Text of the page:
So, by introducing over-burdensome and over-priced regulations, we've shot ourselves in the foot twice over: 1) because we're haemorrhaging IP and money to China, and 2) because the animals are actually coming off worse in the long run.
 

Offline ablestmage

  • First timers
  • *
  • Posts: 3
    • View Profile
Are Experiments on Animals Necessary?
« Reply #6 on: 06/10/2011 05:10:26 »
I find it curious that pet owners would object to animal testing, when animal testing is how the very pet food that owner purchases is determined to be beneficial. How else would they be able to tell if pet food were beneficial to animals, had they not tested the food on animals?  How is it not hypocritical, to be against animal testing, yet purchase food unashamedly that was tested on animals?
 

Offline Bored chemist

  • Neilep Level Member
  • ******
  • Posts: 8648
  • Thanked: 42 times
    • View Profile
Are Experiments on Animals Necessary?
« Reply #7 on: 06/10/2011 07:12:02 »
Medicines are tested on humans; do you refuse to use them?
 

Offline CliffordK

  • Neilep Level Member
  • ******
  • Posts: 6321
  • Thanked: 3 times
  • Site Moderator
    • View Profile
Are Experiments on Animals Necessary?
« Reply #8 on: 06/10/2011 08:43:53 »
Pet foods are vastly different than animal testing. 
They are mostly derived from natural products and byproducts, and may just fall under GRAS.  Protein levels, however, may be manipulated based on information gleaned from other studies.

Do they actually test the pet foods to see if pets like them?  Or is it mainly marketing to appease pet owners?

The Chinese, of course, failed to test a synthetic protein supplement melamine that made its way into US pet foods with disastrous results in 2007.
http://en.wikipedia.org/wiki/Protein_adulteration_in_the_People%27s_Republic_of_China
http://en.wikipedia.org/wiki/2007_pet_food_recalls

Actually, apparently melamine had been studied as early as 1953 (animal studies), and the toxicity had been known long before the Chinese added it as a pet food supplement in 2007.
« Last Edit: 06/10/2011 08:45:50 by CliffordK »
 

Offline Bored chemist

  • Neilep Level Member
  • ******
  • Posts: 8648
  • Thanked: 42 times
    • View Profile
Are Experiments on Animals Necessary?
« Reply #9 on: 06/10/2011 20:53:06 »
A friend of a friend of mine used to work for a pet food manufacturer as a taster.

The animals on which pet foods are tested get paid.
 

Offline chris

  • Neilep Level Member
  • ******
  • Posts: 5337
  • Thanked: 65 times
  • The Naked Scientist
    • View Profile
    • The Naked Scientists
Are Experiments on Animals Necessary?
« Reply #10 on: 07/10/2011 08:02:16 »
...
A friend of a friend of mine used to work for a pet food manufacturer as a taster.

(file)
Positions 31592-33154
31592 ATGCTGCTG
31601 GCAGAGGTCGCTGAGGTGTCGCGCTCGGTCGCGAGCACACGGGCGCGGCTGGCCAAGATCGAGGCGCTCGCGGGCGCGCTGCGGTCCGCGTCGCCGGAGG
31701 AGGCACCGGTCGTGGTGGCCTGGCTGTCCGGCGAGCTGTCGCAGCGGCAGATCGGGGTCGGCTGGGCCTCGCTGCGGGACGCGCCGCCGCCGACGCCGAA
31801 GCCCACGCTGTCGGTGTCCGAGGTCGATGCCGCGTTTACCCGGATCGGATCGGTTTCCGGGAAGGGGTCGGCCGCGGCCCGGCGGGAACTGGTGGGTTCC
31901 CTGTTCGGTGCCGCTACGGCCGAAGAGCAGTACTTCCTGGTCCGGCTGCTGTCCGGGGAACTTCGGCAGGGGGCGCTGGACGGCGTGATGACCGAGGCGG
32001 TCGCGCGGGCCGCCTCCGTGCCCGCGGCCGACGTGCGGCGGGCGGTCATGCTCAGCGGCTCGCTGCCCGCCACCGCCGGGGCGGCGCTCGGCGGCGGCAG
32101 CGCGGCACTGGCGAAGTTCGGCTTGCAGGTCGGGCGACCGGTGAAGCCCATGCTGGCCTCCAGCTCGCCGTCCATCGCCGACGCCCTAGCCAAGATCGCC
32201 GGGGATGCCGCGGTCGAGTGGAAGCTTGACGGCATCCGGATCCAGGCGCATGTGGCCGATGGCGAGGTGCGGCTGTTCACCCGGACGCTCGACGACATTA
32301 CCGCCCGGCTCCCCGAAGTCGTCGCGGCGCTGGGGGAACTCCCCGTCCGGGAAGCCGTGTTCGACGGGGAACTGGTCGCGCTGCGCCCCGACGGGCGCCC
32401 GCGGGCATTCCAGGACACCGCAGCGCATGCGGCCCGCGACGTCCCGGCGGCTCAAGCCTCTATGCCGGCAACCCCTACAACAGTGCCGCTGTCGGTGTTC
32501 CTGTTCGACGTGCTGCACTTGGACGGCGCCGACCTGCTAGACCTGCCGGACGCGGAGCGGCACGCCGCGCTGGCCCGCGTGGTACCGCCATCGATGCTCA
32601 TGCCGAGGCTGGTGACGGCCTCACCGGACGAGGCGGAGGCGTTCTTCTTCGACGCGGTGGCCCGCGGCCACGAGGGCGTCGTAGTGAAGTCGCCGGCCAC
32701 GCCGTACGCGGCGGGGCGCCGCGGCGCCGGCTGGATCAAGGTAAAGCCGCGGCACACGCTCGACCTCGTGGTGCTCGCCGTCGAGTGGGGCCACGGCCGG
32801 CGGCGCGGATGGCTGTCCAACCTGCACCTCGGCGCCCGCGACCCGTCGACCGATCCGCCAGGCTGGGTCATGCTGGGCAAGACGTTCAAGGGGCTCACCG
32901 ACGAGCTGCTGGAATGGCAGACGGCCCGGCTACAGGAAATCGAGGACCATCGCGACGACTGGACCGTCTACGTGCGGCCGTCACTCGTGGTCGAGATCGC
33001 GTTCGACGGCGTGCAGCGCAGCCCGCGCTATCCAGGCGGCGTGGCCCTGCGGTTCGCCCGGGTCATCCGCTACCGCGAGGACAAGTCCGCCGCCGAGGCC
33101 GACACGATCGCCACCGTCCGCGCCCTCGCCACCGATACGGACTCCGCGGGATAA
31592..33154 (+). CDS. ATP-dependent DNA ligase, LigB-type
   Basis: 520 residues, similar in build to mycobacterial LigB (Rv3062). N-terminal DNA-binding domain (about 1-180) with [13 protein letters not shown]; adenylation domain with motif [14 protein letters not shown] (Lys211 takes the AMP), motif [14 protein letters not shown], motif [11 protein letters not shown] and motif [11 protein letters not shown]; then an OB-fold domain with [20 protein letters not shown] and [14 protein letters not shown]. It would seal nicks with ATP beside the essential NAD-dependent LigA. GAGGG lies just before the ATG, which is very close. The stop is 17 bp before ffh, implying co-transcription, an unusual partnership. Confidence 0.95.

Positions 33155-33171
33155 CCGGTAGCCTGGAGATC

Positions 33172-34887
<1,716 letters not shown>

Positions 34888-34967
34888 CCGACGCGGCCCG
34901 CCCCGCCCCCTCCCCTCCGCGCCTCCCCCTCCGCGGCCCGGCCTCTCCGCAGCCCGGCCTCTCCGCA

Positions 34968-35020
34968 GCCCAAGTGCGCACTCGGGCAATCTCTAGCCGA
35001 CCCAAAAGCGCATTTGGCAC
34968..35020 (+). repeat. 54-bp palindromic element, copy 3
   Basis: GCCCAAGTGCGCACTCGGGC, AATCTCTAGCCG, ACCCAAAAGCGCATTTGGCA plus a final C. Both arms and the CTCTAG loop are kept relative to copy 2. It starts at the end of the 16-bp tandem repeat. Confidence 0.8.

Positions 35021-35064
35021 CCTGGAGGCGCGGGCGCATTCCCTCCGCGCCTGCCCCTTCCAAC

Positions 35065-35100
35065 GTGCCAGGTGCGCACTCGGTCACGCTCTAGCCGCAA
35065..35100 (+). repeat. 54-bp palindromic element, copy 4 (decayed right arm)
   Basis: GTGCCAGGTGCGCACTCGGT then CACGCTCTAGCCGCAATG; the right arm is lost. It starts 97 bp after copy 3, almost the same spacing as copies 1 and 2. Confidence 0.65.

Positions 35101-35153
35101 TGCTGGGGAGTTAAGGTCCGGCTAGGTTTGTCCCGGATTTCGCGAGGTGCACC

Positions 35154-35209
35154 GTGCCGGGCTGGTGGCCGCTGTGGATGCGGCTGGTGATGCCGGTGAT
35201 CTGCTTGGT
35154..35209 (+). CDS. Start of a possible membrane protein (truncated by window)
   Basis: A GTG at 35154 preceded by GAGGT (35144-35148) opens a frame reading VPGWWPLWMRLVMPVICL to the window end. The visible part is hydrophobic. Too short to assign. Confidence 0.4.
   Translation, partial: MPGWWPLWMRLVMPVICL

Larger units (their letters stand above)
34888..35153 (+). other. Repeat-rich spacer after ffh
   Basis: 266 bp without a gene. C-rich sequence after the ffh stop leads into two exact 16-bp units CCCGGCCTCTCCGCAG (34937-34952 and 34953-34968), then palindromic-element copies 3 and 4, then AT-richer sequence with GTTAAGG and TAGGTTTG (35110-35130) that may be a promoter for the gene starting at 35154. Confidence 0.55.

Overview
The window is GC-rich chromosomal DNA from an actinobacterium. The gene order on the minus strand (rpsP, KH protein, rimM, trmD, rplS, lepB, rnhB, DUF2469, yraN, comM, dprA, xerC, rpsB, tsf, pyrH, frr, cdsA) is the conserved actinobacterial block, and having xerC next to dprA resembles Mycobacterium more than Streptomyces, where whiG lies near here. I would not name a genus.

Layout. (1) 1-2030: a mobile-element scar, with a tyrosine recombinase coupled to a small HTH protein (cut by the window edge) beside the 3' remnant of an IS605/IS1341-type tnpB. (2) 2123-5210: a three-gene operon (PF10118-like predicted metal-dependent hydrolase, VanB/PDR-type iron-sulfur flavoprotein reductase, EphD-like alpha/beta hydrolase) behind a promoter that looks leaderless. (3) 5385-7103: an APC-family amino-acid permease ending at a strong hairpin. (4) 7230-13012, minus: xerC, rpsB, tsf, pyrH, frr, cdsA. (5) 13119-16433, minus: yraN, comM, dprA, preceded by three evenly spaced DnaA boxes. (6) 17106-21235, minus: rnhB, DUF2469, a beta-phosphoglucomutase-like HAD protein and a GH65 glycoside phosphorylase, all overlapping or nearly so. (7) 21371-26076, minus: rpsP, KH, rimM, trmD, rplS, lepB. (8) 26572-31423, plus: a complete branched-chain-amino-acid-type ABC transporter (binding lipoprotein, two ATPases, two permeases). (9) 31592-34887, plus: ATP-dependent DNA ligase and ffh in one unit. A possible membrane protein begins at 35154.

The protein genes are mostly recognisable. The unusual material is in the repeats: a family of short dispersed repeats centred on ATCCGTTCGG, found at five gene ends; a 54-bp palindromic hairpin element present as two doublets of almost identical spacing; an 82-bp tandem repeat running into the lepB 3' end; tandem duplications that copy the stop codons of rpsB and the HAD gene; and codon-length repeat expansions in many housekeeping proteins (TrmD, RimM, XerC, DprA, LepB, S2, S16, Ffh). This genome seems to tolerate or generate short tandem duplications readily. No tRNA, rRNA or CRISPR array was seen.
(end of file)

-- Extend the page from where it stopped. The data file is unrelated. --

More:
The animals on which pet foods are tested get paid.

...in Pedigree Chum, presumably?
 

Offline damocles

  • Hero Member
  • *****
  • Posts: 756
  • Thanked: 1 times
    • View Profile
Are Experiments on Animals Necessary?
« Reply #11 on: 07/10/2011 15:03:05 »
from CliffordK

Quote
The Chinese, of course, failed to test a synthetic protein supplement melamine that made its way into US pet foods with disastrous results in 2007.
http://en.wikipedia.org/wiki/Protein_adulteration_in_the_People%27s_Republic_of_China
http://en.wikipedia.org/wiki/2007_pet_food_recalls

Actually, apparently melamine had been studied as early as 1953 (animal studies), and the toxicity had been known long before the Chinese added it as a pet food supplement in 2007.

Melamine is not actually a "synthetic protein supplement". It is a very simple chemical whose sole purpose as a pet food additive is to mimic protein in analytical chemistry tests so that the protein content of a product appears to be higher than it really is.

http://en.wikipedia.org/wiki/Melamine

It is indeed quite toxic; its actual biochemistry is more closely related to that of cyanide than to protein.
 

Offline imatfaal

  • Neilep Level Member
  • ******
  • Posts: 2787
  • rouge moderator
    • View Profile
Are Experiments on Animals Necessary?
« Reply #12 on: 07/10/2011 16:20:26 »
The Chinese, of course, failed to test a synthetic protein supplement melamine that made its way into US pet foods with disastrous results in 2007.
http://en.wikipedia.org/wiki/Protein_adulteration_in_the_People%27s_Republic_of_China
http://en.wikipedia.org/wiki/2007_pet_food_recalls
 

With respect; the damage to US pets is unimportant in my opinion - the real scandal is that 6 children died and 50,000 were hospitalised because melamine was used to artificially boost the protein test results of baby milk. 

I am implacable opposed to the death penalty so I will not condone the chinese authorities actions in response - but the culprits, who did this action to make extra money in full knowledge of the potential dangers were executed.

Guardian Story Here
 

Offline Geezer

  • Neilep Level Member
  • ******
  • Posts: 8328
  • "Vive la résistance!"
    • View Profile
Are Experiments on Animals Necessary?
« Reply #13 on: 08/10/2011 01:54:16 »
Ahem! Just to lighten things up a bit, this reminds me of a very old story:

The key players in a pet food company were all assembled in the board room to review the latest dog food product and all the promotional material. After an interminable series of presentations from marketing, operations, sales, etc. etc., the wise old CEO stopped the meeting and asked,

"But will dogs eat it?"
 

Offline CliffordK

  • Neilep Level Member
  • ******
  • Posts: 6321
  • Thanked: 3 times
  • Site Moderator
    • View Profile
Are Experiments on Animals Necessary?
« Reply #14 on: 08/10/2011 04:57:19 »
"But will dogs eat it?"

I suppose that is important...  a bit.
The question of whether the dogs actually like it is irrelevant, as long as the dog owners like to buy it.

Heck, many dogs I've seen would be perfectly happy eating manure.